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Lotus, knowledge management and AIIM: Presidential keynote and new Domino.Doc release at show

This article appears in the issue May 1998 [Volume 7, Issue 7]

A presidential keynote, the new release of Domino.Doc and a knowledge management focus are making a big splash for Lotus (www.lotus.com, Booth #0223) at AIIM.

"This is the year that Lotus has really arrived," said Scott Cooper, general manager of document management and imaging products at Lotus.

Highlighting the AIIM presence for Lotus is a keynote from President and CEO Jeff Papows. The speech deals with the technologies making E-business and Internet commerce a reality. Centered around collaborative and knowledge management solutions, the keynote addresses areas where the company sees itself going.

"Jeff's keynote will say, 'Here's what we are thinking,'" according to Cooper. Those ideas are being refined in terms of the technology assets and products Lotus has.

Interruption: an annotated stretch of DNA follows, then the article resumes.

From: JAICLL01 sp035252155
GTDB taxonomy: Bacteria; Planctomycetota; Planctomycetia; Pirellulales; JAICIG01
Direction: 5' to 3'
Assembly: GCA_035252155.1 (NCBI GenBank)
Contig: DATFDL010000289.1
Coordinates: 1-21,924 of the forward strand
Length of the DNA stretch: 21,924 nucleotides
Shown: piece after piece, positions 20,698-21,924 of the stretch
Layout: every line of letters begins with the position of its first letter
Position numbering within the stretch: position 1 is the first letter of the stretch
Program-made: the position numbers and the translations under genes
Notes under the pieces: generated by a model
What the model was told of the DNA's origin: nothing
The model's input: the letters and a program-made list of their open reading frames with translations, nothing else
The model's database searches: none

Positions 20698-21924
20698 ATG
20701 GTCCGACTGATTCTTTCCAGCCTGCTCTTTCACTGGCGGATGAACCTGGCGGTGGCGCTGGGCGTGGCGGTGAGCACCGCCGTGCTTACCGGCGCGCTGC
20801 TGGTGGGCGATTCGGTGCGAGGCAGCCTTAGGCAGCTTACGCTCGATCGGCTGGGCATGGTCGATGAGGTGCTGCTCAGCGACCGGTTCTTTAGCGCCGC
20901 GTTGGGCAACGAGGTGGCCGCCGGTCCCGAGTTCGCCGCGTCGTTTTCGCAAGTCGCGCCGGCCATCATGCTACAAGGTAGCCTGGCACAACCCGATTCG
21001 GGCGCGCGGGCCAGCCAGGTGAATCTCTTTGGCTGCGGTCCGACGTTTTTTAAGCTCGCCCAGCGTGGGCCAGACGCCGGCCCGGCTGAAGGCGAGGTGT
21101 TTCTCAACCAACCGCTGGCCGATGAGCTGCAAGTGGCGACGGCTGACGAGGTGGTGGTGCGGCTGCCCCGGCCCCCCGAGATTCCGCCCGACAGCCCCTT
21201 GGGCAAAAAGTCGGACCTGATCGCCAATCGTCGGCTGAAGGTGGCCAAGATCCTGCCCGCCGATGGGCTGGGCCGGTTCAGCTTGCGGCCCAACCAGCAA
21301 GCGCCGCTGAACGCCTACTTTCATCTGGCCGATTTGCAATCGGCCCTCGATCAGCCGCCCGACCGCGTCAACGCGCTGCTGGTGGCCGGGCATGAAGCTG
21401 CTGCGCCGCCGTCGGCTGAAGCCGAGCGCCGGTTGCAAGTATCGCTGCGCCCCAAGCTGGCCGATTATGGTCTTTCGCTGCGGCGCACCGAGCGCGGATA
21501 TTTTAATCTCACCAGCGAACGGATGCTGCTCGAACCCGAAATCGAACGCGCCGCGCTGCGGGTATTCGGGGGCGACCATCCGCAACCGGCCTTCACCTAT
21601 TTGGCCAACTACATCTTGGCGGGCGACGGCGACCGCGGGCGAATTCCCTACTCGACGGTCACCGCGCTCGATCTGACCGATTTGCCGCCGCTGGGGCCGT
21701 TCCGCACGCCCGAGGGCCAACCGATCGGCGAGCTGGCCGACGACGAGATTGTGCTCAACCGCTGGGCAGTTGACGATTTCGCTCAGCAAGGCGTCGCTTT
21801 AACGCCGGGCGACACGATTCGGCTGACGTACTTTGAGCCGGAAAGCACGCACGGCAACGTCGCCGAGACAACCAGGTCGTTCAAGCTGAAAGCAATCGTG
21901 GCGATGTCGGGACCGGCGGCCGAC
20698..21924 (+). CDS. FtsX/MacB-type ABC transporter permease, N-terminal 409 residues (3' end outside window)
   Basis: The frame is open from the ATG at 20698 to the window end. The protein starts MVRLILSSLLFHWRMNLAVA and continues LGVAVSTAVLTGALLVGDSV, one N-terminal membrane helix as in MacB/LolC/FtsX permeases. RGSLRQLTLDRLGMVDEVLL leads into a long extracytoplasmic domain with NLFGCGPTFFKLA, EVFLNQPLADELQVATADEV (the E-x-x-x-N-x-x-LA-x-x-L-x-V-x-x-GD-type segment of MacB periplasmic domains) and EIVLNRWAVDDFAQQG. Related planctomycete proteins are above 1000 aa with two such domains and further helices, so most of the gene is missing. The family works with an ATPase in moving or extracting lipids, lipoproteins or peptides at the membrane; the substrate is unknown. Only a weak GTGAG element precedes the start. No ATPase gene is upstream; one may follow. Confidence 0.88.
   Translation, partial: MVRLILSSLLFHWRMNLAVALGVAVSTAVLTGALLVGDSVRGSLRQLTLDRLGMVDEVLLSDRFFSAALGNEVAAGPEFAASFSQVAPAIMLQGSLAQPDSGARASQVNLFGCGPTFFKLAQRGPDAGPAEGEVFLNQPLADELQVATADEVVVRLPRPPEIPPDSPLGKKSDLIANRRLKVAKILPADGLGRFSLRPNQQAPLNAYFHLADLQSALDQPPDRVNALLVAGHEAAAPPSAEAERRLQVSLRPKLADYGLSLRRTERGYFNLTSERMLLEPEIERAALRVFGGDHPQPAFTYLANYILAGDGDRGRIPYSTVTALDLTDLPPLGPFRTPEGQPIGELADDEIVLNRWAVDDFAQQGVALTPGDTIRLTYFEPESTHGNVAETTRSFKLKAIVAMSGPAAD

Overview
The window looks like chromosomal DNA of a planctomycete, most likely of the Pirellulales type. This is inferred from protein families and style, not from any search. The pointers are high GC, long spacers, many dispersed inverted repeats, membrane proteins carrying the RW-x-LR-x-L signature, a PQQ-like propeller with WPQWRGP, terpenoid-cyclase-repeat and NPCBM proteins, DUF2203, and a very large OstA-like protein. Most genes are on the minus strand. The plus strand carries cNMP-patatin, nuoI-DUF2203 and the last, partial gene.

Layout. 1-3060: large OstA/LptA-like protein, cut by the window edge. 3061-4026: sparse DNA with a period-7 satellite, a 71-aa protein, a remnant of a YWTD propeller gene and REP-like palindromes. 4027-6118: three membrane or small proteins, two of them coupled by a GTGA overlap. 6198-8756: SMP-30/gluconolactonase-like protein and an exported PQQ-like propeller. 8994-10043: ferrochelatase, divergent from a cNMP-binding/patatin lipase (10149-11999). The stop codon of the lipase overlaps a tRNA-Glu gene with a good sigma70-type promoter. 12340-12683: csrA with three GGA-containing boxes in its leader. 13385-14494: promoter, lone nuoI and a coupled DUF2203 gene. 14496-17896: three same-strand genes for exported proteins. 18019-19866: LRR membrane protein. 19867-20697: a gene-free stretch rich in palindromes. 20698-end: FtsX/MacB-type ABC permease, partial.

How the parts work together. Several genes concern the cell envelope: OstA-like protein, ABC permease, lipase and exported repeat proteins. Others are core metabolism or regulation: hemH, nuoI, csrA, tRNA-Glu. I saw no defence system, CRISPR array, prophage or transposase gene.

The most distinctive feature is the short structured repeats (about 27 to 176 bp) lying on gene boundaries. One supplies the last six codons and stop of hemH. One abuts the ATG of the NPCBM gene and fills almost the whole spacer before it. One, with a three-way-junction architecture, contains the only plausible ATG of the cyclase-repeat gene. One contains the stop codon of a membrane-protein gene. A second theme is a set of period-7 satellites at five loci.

"In our experience at Lotus, what Lotus Notes delivers at its core is connecting individuals to individuals, grouping workers one-to-one," he said. "That looks a lot like the key technology of KM. Lotus Notes is network glue." Document management, led by the new Domino.Doc Release 2.0, has a role in that space too.

"Document management certainly plays an important role. It's a piece of a knowledge management solution," said Cooper. That piece has proven successful on the department level and offers potential at a higher level.

"The most valuable documentation is littered across department managers' desks," he said. "It's a gigantic organizational problem, where documents exist."

That is why Release 2.0's file cabinets of documents are distributed across networks. Enterprise servers or distributed servers are interlocking, and, according to Cooper, "it's a real science making it work."

While still an out-of-the-box solution, Release 2.0 includes more customizability than the previous version, which sold 86,000 seats the first day it shipped.

Domino.Doc 2.0 offers application programming interfaces that look like a service on the network, not a separate application.

It also takes Domino.Doc beyond the English language barrier, now offered in 10 different languages. Release 2.0, which ships in June, will retain a price of about $20 a client seat and about $9,500 for a server.


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